to the city. The enemy have captured some flats on the island plantations, and may cross and strike our line of communication between Screven's Ferry and Hardeeville. The general thinks there should be 1,000 men on this service. He has dispatched Brigadier-General Anderson on the subject, but does not know whether his dispatch has been received.
Very respectfully, your obedient servant,
T. B. ROY,
Savannah, December 11, 1864-6 p. m.
Lieutenant-General Hardee is apprehensive that the enemy may cross the Savannah River between the railroad bridge and the city on flats captured on the island plantations and get on his line of communication. He considers it important to provide against such a contingency, and desires you to transfer to the left bank of the river a sufficient force to protect his left flank. He also thinks it best that you should cross the river and establish your headquarters at Hardeeville, or some other convenient locality.
Respectfully, General, your obedient servant,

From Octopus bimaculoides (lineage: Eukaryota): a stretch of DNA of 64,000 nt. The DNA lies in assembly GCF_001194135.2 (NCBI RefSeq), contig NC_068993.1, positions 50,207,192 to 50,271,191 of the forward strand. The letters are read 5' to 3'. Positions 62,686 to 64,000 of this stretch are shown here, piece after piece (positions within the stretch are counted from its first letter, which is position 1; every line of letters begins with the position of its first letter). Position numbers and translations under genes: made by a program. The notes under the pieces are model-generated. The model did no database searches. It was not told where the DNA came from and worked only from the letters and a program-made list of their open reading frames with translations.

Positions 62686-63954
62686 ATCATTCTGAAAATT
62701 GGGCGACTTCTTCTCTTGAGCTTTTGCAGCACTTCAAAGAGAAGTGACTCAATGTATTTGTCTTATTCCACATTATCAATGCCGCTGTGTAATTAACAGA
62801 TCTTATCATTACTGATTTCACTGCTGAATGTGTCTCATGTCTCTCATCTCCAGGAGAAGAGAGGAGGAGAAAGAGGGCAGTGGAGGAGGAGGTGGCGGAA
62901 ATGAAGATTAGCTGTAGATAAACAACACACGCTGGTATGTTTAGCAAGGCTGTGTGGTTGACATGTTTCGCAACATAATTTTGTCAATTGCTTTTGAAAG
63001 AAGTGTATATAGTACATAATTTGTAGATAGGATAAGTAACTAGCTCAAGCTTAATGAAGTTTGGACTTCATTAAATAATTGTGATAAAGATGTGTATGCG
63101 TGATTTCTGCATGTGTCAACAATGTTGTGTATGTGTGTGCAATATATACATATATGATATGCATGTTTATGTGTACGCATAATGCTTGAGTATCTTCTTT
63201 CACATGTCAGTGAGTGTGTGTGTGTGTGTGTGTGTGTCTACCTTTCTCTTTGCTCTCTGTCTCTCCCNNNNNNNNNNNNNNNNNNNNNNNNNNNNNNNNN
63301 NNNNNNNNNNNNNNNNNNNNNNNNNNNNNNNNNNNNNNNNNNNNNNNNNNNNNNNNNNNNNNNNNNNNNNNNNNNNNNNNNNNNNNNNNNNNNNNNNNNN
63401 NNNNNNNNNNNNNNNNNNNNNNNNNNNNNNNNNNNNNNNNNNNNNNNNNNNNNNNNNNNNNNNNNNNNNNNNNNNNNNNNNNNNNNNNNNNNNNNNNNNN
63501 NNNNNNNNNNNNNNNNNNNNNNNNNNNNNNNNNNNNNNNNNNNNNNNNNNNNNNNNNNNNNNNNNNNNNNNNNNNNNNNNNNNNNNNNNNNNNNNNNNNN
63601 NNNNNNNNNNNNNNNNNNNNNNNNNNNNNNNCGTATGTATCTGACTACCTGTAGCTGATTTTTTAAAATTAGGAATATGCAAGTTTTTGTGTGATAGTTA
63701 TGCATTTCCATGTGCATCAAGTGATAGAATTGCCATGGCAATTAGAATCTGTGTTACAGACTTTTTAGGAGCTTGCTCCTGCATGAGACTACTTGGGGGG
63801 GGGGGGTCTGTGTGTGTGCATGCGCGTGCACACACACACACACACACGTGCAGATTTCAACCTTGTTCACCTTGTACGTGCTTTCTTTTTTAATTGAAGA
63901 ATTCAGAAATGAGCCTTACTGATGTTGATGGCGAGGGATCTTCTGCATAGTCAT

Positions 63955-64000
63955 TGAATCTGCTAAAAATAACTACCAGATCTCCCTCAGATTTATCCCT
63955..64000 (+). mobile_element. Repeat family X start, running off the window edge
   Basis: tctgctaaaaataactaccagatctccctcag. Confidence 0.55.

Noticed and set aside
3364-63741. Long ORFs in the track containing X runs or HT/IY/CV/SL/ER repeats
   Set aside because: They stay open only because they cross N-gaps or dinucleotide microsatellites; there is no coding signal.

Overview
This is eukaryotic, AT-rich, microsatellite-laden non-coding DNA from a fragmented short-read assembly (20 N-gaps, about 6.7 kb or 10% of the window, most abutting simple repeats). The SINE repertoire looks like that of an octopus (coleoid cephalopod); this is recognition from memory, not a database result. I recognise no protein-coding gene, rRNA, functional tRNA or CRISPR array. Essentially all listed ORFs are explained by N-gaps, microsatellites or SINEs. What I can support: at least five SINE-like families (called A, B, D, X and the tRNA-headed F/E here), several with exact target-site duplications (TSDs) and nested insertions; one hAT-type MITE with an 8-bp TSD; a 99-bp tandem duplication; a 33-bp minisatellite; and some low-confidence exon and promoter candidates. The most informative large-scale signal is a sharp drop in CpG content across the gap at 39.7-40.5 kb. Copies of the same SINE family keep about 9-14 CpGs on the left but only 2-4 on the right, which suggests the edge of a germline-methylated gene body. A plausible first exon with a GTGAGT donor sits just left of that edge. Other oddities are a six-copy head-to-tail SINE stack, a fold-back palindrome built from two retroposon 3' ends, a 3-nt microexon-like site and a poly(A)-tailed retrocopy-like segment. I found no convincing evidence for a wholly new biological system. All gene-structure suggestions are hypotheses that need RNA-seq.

T. B. ROY,
COLUMBIA, December 11, 1864.
It is to be feared the force at Coosawhatchie is insufficient to save the road. I have ordered out all the State forces that can be spared. Cannot some of the infantry and cavalry from this State be sent to her assistance? The loss of that road will isolate Savannah.
M. L. BONHAM.
CHARLESTON, December 11, 1864.
Major General SAMUEL JONES:
General Hardee applies for two of your Georgia regiments to re-enforce or support him. It is essential that you should dislodge enemy in your front soon as possible.
G. T. BEAUREGARD,
CHARLESTON, December 11, 1864-2. 15 p. m.
Major General SAM. JONES:
For [sic] movements additional troops could be withdrawn from General C[hesnut] by having trains ready to carry them to and from G[rahamville]. Beware of deserters, and make use of false rumors to conceal your operations.
G. T. BEAUREGARD.